Although the Tide aren't always particularly aggressive about getting their playmakers the ball down the field, there's a certain inevitability to explosive plays when the offense is spreading the defense out and fielding talents like Henry, Howard, Calvin Ridley, ArDarius Stewart and Drake. It's a similar effect to when Barry Switzer started using more explosive athletes in the fullback position in his Wishbone and won three championships at Oklahoma. When everyone on the field can score on a big play from anywhere on the field, some of them inevitably will.
Alabama still shares the same vulnerability as every other great team.
These days in the NFL, good defenses can always stop the run if they absolutely have to do so. The Super Bowl champion is rarely RB-centric on offense. The only major exception is the 2014 Seattle Seahawks, who opened up lanes for their RB by utilizing the QB in spread-option schemes.
At the end of the day, the running back is always going to get the ball at a fixed point on the field where he can be easily targeted by the opposing defense. But against the passing game, there's simply no defense for a team with phenomenal timing, ball placement and team speed. When you add in spread alignments that raise the stakes for every coverage matchup and unleash great athletes in space, defenses run out of answers. The target is always moving and difficult to bottle up. That's why the Patriots have been to six Super Bowls in the Tom Brady era.
At the college level there are multiple factors that make it much simpler to build a great offense year in and out at the major programs by recruiting the biggest, meanest OL and a bunch of great athletes and then running the ball early and often. Indeed, that's foundational to Alabama's strategy as well as the strategy of other uber-successful college powers.
That said, you can still find some exceptional passing attacks from year to year in college ball and Clemson had a pretty special thing in 2015 with dual-threat QB Deshaun Watson. The narrative that Saban struggles to stop spread offenses will still linger after Watson put up 478 total yards, 8.6 yards per pass attempt and four touchdowns on a particularly dominant Alabama defense.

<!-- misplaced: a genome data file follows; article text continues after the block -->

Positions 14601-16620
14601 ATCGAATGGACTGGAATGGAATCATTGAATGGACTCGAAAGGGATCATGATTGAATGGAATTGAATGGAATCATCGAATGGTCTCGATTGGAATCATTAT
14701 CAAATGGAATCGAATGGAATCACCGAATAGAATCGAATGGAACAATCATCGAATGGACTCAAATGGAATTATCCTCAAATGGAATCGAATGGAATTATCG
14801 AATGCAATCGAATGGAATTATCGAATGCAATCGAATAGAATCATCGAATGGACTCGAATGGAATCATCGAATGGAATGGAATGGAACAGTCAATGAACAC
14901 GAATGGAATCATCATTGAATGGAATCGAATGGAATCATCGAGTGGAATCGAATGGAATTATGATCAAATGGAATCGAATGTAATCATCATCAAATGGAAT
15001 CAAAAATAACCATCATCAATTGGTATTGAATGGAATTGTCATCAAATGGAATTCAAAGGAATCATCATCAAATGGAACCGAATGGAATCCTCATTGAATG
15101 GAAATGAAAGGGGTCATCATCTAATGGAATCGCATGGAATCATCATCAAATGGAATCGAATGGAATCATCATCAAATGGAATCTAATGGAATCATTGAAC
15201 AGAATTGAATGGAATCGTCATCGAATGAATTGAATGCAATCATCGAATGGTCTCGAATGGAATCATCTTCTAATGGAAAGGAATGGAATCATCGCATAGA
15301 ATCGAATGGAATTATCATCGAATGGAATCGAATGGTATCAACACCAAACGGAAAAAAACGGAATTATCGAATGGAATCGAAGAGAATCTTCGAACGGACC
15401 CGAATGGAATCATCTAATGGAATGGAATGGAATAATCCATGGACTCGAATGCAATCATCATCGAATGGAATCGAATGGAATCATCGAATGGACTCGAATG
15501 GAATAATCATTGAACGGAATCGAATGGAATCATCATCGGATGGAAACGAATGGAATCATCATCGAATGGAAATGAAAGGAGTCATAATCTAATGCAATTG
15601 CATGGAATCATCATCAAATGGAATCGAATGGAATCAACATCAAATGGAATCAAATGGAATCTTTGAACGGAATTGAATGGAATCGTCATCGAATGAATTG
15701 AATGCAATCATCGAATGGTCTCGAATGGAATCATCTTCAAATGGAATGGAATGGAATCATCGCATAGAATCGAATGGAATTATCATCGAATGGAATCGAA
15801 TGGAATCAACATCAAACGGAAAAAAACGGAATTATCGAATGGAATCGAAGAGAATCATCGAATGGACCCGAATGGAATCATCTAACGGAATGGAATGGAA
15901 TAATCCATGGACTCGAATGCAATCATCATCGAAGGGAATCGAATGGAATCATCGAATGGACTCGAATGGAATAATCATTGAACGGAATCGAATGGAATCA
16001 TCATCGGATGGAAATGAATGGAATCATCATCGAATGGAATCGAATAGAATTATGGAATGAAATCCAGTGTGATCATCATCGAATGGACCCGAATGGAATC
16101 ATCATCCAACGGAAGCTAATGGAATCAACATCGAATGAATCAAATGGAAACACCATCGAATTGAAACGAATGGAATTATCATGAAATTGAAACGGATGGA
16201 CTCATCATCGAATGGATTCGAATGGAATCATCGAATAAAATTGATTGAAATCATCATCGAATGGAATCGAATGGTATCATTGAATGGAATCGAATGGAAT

Saban did all he could to contain Watson, but there's only so much you can do. The pass rush was slowed, and at times negated, by the fact that Watson could escape from the pocket and still deliver the ball down the field. The Tide really struggled in their base coverages because they'd end up yielding massive voids in the middle of the field when Watson left the pocket and the inside linebackers followed to chase him. When they'd blitz Watson, they became vulnerable to the quick passing game. Or worse, Watson escaped and was able to run wild on man-coverage defenders who'd turned their backs to him.
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If Clemson had a deep threat on its roster, the Tigers would have been pretty much unstoppable, even for the ultra-talented Tide.
Saban relied on dropping safeties on standard downs to keep Watson bottled up in the spread-option run game.
So even with an enviable pass rush, fantastic LBs, NFL athletes in the secondary and depth everywhere, a spread passing attack (particularly one facilitated by a scrambler) was still a bit too much for the Tide to keep under wraps. Again, this isn't a failing of the Tide defensive system, but simply the reality of modern football.
The million-dollar question is whether another team with NFL talent will have such a QB and passing attack in a given year. But the even more fearful question is what happens if Alabama is ever able to take advantage and get that player on its own roster?
Either way, Alabama is going to be a part of the annual playoff conversation for the foreseeable future.
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SB Nation presents: The official way-too-early 2016 college football top 10